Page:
When a diner requests a dish prepared a certain way or asks if a dish is Vegan or Gluten-free, the server needs to be in the know or at the ready to get the answer. When a diner inquires about the spiciness of a dish, is it sufficient to say, “I don’t find it spicy.” What does a diner know about a server’s palate? Nothing. Silly answer. Instead should the server do a better job of explaining the intensity of a dish? I think so.
When a diner asks if a piquillo pepper is hot, and the server says “nope.” (That’s true, the piquillo adds a sense of sweetness.) Should the server explain that the heat in the dish comes from chili paprika or just answer the initial question? If a guest asks about spiciness, then the guest either prefers food spicy or wants little heat. It is the server’s responsibility to do a follow-up as in clarifying that the dish itself is spicy. “If you do not like food that spicy, we can prepare the dish without the hot or if you like your meat spiced up, you’ll be quite happy.”
In the particular dish, the spice was overwhelming. Every part of the plate, including the roasted potatoes, was seeped in heavy-handed paprika chiles. No discernible flavor. Just spice.
Who is at fault? Let’s start at the beginning with management. Is there anything more important than service or training, especially when entrees are in the mid 20′s? I firmly believe that training and information are essential components of any sit-down restaurant meal, at any and every price point. After all restaurants depend on diner dollars and diners go out with an expectation of value and pleasure. No one benefits from sloppy or non-existent training.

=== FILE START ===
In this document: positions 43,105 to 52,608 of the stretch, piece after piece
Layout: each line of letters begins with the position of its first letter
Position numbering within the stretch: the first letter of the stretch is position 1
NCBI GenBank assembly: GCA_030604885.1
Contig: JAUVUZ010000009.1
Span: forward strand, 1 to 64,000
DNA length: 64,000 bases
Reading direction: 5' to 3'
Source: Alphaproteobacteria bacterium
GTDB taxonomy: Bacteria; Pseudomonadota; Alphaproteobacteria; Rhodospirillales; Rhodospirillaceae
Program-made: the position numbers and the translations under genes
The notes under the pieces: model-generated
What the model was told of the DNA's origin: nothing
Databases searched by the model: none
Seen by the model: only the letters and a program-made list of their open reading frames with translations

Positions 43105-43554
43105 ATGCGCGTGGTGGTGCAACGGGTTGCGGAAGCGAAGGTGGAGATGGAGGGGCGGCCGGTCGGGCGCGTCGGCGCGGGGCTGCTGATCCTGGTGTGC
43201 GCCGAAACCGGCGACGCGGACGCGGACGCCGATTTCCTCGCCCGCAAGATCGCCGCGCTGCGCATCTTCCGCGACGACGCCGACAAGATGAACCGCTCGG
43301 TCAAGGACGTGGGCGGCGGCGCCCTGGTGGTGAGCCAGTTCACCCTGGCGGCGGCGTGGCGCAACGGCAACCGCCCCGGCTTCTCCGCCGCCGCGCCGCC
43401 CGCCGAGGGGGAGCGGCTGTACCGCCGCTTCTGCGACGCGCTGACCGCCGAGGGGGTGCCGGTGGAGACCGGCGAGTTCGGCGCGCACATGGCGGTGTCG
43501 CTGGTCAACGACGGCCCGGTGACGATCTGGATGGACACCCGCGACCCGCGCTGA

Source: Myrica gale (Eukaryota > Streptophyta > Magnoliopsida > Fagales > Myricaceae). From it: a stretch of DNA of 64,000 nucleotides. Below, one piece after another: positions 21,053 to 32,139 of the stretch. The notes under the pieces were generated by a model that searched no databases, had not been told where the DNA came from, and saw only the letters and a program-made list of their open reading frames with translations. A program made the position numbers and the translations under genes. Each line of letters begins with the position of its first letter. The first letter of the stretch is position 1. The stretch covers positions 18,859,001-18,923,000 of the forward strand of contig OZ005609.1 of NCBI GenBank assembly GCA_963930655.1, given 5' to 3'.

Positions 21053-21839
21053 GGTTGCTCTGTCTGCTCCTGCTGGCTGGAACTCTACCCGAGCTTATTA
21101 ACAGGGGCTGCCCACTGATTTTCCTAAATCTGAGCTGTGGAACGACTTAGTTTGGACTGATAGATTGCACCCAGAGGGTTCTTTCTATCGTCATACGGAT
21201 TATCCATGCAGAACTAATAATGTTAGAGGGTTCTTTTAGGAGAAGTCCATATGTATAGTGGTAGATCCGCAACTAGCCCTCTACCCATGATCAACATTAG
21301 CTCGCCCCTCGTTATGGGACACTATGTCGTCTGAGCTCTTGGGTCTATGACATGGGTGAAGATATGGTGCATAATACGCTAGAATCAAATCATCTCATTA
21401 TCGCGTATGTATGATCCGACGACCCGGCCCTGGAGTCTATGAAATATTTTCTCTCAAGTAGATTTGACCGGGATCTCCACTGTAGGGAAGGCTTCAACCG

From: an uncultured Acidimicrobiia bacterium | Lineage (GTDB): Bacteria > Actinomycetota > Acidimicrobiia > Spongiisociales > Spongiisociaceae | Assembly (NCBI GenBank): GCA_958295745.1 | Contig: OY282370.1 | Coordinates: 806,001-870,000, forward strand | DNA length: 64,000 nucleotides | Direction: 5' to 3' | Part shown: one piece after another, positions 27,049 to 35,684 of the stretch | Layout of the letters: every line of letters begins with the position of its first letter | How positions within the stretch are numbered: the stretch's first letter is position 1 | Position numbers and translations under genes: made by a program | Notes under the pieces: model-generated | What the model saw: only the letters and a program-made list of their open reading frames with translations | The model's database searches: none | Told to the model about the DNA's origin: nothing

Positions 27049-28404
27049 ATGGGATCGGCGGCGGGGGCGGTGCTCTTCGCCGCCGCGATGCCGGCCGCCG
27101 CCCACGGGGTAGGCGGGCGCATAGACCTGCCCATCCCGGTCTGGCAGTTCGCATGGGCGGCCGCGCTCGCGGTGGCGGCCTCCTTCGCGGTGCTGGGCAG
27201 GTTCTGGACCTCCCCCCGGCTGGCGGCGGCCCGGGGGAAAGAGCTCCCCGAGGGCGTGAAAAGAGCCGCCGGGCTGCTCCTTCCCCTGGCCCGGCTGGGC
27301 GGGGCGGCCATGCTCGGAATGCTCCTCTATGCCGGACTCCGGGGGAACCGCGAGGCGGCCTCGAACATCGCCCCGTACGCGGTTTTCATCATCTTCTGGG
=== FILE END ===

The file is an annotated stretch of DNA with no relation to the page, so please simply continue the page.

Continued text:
Diners have certainly become more savvy over the years and have a better understanding of what they are looking for in a meal. A diner does not eat out to take a bite out of a dish, be hit with high intensity heat, and then discover that the dish is cold. Fixing it after the fact is hardly the solution. Solve the problem in the kitchen. In this example we are talking about two levels of heat: Both critical to the success of dinner.
Half answers are reminiscent of the classic “Pink Panther” scene, does your dog bite. To refresh your memory, here is a You Tube clip.
Dining out should be an enjoyable experience. Sure we all eat out sometimes out of necessity, as in “I’m too tired to cook. Let’s grab a bite.” Yet when you make a reservation and have an image in mind, the establishment needs to come close. Losing business helps no one.
Tell the whole story.